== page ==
Travel is my greatest passion, and more often than not it involves a fair amount of nature and adventure. Whether it’s exploring the Amazon Rainforest in Brazil or hiking the Mombacho Volcano in Nicaragua, there is one item I simply wouldn’t dream of leaving behind – my bandana. Bandanas can be purchased for about a buck, are lightweight, come in a variety of colors sure to suit even the most discriminating fashionista, and take up virtually no space. But best of all is their endless number of uses, serving as everything from a luggage identifier at the airport to a potentially life-saving medical supply in the wild. Here are just a few travel uses for the common bandana.
Let’s face it – when you hike, you sweat, especially when you are in the tropics, or areas with extreme humidity. I have found nothing more accommodating for this nuisance than the bandana. If purchasing them new before a trip however, be sure to launder them a few times without dryer sheets to ensure optimal absorbency.
In my experience, wash cloths are not a normal amenity in many parts of the world, so when I get back to the hotel, boat, camp, etc., I hit the shower with my bandana. (It probably needs to be washed anyway after a full day of being used as a sweat mop.)
Nothing is more refreshing when you’ve been hiking a couple hours through a tropical rainforest than a cool cloth to the face and back of the neck. Bandanas are great for this purpose. Just dampen them with a little water (which you should be carrying lots of) and you have a great way to cool down. If you’re lucky enough to be hiking by a stream or waterfall, it’s even better.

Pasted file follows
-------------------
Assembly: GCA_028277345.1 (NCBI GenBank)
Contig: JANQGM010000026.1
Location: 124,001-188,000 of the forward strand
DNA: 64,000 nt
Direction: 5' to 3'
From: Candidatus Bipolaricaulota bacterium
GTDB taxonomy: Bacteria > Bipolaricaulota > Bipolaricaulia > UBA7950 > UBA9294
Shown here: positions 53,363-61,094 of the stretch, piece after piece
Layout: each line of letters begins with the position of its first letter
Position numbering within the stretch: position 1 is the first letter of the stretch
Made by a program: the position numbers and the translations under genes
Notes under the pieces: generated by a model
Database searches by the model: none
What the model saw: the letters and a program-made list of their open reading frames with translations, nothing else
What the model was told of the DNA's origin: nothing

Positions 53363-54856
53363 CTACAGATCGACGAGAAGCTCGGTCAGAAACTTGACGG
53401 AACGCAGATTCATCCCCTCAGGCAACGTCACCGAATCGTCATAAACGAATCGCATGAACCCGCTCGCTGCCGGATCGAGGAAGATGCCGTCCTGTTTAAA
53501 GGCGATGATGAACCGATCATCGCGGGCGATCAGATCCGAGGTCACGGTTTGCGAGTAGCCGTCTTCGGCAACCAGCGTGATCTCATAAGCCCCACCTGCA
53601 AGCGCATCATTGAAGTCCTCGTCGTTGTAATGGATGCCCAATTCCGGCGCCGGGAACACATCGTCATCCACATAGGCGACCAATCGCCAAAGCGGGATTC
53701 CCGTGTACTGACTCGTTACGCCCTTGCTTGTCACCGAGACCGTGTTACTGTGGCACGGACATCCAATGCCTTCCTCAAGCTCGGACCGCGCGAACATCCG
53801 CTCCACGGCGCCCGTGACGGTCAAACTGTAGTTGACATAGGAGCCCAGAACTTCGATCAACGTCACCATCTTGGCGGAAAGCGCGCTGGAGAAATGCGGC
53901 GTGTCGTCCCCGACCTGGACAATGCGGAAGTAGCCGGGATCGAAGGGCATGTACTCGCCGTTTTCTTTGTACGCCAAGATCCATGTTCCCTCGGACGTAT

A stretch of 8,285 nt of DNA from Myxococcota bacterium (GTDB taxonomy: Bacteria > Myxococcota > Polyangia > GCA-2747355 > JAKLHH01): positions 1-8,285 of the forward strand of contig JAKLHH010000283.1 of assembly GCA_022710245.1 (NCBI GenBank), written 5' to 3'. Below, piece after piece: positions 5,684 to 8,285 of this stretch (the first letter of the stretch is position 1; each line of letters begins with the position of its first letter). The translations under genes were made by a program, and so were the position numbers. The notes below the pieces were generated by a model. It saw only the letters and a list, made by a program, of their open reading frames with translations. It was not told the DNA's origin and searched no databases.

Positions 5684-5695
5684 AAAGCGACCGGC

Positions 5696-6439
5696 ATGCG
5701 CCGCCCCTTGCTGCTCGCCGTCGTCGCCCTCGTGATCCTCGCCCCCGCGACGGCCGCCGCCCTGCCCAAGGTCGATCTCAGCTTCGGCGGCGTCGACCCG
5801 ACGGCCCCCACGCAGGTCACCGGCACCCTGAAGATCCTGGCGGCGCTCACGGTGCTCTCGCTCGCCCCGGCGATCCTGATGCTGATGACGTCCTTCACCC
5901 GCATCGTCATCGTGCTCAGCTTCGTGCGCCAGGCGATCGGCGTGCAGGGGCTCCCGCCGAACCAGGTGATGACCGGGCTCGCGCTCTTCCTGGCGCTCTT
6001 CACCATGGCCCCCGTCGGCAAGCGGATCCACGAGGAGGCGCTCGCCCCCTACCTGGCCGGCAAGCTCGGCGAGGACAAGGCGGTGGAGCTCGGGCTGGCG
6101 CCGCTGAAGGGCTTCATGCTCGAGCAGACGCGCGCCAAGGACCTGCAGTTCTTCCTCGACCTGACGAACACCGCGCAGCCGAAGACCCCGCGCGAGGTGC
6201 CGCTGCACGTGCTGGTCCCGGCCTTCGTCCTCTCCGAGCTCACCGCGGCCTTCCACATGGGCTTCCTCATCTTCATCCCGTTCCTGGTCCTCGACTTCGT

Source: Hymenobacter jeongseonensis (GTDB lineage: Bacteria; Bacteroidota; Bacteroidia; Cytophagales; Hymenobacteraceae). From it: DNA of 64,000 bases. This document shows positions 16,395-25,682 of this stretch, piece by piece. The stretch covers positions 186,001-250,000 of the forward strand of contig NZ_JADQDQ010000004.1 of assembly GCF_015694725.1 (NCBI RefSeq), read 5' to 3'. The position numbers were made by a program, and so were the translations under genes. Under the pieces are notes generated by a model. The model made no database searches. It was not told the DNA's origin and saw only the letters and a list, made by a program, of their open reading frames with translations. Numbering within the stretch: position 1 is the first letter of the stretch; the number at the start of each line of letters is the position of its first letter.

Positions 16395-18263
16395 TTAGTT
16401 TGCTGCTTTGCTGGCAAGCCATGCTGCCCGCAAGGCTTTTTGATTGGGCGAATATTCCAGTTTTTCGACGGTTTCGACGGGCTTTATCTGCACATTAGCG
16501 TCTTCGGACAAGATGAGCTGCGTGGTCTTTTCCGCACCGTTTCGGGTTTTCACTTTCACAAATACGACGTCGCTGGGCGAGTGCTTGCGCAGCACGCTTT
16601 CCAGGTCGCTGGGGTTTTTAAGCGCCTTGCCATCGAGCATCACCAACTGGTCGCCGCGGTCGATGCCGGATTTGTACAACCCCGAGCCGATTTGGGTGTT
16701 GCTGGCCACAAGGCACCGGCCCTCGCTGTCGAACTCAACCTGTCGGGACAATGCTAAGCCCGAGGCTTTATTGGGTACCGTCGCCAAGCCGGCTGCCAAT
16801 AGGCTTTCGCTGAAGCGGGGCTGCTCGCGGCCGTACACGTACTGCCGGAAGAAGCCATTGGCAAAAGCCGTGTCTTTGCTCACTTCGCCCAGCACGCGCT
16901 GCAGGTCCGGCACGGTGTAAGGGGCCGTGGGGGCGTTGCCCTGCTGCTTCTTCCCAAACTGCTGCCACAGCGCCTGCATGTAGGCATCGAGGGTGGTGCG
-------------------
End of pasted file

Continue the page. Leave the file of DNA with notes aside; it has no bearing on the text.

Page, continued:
Bandage or Splint Ties
Adventure travel offers many opportunities for injury, and an ingenuously-purposed bandana can save the day. It can serve as anything from a bandage for minor cuts, to ties for securing a splint.
To absolutely ensure I always have an extra bandana when I travel, I keep a brightly colored one triple-tied to my luggage handle. (I triple tie it, not only to make sure it is secured, but also so that the ends don’t get caught in the baggage handling machinery.) It’s a great way to easily spot your suitcase amid the sea of anonymous bags.
Mask or Scarf
Weather conditions can change suddenly when you’re out exploring, and a minor thing like a dust storm or sudden drop in temperature can turn into a serious challenge very quickly. Using your bandana as a mask or head scarf might be just the thing to get you back to safer ground.
So the next time you’re putting together your checklist for a trip, don’t forget to include a trusty bandana or two. By the time you get back, you’ll probably be able to add a few uses to this list.